General John C. O'Neill

General John O'Neill arrived in the United States from Ireland in 1848. He volunteered for service in the Union Army and served as an officer in numerous regiments during the Civil War.

While distinguishing himself during his Civil War experience, O'Neill's historical significance arises from his service, beginning in 1866, with the Fenian Organization, whose stated goal was to create and support an Irish state independent from British rule. In 1876, O'Neill summarized his feelings with the following statement:

"I have always believed in striking at England wherever we could reach her, and wherever the English flag floats and the English government is recognized and there are English soldiers in arms to defend the flag and maintain the government I hold that the Irish people, particularly the Irish Exiles whom her oppressive laws have driven from their native land, have a right to go there and make war on England."

On June 1, 1866, O'Neill led a Fenian invasion of Canada with the goal of using occupied territory as a bargaining point for Irish freedom. The invasions would ultimately fail to achieve their stated goals and O'Neill was arrested by United States Marshalls upon returning to the United States.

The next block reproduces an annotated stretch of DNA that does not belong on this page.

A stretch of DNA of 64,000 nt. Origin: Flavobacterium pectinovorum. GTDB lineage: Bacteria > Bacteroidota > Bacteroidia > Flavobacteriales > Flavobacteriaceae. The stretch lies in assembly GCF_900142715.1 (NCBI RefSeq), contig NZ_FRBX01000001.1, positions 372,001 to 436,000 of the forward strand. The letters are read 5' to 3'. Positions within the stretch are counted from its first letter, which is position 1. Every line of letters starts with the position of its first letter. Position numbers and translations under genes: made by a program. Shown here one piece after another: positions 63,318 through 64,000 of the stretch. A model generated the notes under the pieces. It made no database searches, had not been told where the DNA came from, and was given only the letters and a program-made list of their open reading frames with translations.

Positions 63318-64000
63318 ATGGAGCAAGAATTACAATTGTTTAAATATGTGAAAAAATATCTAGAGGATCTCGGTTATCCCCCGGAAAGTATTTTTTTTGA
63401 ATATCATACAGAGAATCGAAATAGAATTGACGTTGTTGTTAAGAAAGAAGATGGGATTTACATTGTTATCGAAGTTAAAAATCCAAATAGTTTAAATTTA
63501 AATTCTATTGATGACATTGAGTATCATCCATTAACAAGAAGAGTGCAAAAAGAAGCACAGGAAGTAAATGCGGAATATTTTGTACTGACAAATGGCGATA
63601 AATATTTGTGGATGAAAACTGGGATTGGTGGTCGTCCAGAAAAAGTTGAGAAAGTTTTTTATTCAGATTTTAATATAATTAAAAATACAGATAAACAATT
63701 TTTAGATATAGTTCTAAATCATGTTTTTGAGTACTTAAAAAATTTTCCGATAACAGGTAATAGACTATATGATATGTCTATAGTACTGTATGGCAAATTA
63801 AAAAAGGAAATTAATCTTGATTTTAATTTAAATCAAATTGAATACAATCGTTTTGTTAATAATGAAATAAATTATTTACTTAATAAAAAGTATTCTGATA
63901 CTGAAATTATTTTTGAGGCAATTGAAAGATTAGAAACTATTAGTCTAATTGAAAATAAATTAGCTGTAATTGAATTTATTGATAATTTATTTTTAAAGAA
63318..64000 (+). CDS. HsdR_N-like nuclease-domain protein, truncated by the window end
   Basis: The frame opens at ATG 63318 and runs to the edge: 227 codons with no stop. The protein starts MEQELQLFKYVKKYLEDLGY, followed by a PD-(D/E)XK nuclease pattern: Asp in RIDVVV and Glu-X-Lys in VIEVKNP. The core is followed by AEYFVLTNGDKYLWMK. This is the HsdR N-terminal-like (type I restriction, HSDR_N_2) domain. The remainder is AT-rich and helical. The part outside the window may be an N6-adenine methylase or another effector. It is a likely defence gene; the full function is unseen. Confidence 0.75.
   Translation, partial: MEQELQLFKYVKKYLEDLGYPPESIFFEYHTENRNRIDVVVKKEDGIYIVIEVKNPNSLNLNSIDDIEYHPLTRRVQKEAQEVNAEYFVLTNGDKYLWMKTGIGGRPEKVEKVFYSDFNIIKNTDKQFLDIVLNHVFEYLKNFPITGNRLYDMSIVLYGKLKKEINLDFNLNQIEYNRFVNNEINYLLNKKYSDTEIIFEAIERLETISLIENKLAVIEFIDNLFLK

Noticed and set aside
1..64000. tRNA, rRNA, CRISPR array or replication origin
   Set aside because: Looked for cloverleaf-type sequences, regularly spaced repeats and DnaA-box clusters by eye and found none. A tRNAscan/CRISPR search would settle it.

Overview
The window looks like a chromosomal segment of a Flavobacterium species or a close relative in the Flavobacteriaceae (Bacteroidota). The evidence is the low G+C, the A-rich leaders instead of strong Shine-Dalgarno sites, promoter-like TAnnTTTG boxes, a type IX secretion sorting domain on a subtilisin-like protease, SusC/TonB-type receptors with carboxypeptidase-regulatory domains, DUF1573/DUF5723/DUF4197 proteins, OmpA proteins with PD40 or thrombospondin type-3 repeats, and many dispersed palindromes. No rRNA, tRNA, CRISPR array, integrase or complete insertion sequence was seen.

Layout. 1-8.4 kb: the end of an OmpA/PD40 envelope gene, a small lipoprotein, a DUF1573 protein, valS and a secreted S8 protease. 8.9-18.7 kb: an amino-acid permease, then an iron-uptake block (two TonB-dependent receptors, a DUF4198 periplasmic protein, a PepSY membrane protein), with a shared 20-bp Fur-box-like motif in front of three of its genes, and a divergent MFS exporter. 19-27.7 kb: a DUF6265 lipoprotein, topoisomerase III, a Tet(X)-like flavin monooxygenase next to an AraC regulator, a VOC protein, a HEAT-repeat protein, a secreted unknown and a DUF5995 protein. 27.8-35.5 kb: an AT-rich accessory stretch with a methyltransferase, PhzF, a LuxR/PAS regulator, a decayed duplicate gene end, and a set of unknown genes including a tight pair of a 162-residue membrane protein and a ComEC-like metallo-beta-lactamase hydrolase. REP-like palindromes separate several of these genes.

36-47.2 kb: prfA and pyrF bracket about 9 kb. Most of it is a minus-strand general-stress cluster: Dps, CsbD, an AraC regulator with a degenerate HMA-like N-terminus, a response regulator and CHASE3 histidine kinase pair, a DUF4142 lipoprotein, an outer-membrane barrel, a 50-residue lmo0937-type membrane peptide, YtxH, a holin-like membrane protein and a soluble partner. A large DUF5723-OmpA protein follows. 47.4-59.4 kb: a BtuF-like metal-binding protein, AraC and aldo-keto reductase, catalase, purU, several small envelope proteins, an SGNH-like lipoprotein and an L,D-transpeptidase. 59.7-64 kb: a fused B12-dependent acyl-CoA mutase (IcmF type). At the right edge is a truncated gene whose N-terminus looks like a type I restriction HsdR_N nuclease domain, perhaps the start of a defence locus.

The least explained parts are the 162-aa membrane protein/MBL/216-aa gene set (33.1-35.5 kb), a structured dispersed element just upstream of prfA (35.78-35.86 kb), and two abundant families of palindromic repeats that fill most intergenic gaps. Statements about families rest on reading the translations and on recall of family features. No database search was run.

In an effort to advance Irish settlement in the United States and improve the living conditions of fellow countrymen, O'Neill led the establishment of Irish "colonies" within the United States. The area that would come to be known as O'Neill, Nebraska, was principally among these settlements.

O'Neill died on January 8, 1878, and was buried in Omaha, Nebraska.


On October 28, 1919, the O'Neill gravesite monument was dedicated with an address by E.H. Whelan. Present for the unveiling was Eamon de Valera, President of the Republic of Ireland. On this day, the following inscription on the monument was presented:

Gen. John O'Neill
Hero of Ridgeway
Born in Ireland
March 9, 1843
Died at Omaha
January 8, 1878

By nature a brave man.
By principle a soldier of
liberty he fought with
distinction for his adopted
country and was ever ready
to draw his sword for his
native land.

To perpetuate his memory
this monument was erected
by the Irish nationalists.

God save Ireland.


The information on this page was provided with the generous assistance of Andrew Sullivan. Andrew's efforts to consult historical sources and meet with O'Neill descendant, Gerard O'Neill, during a visit to Omaha on March 16, 2000, are most appreciated as awareness of this small chapter in Omaha history is heightened. For current information on the Irish political situation, I urge you to consult Andrew Sullivan's website.

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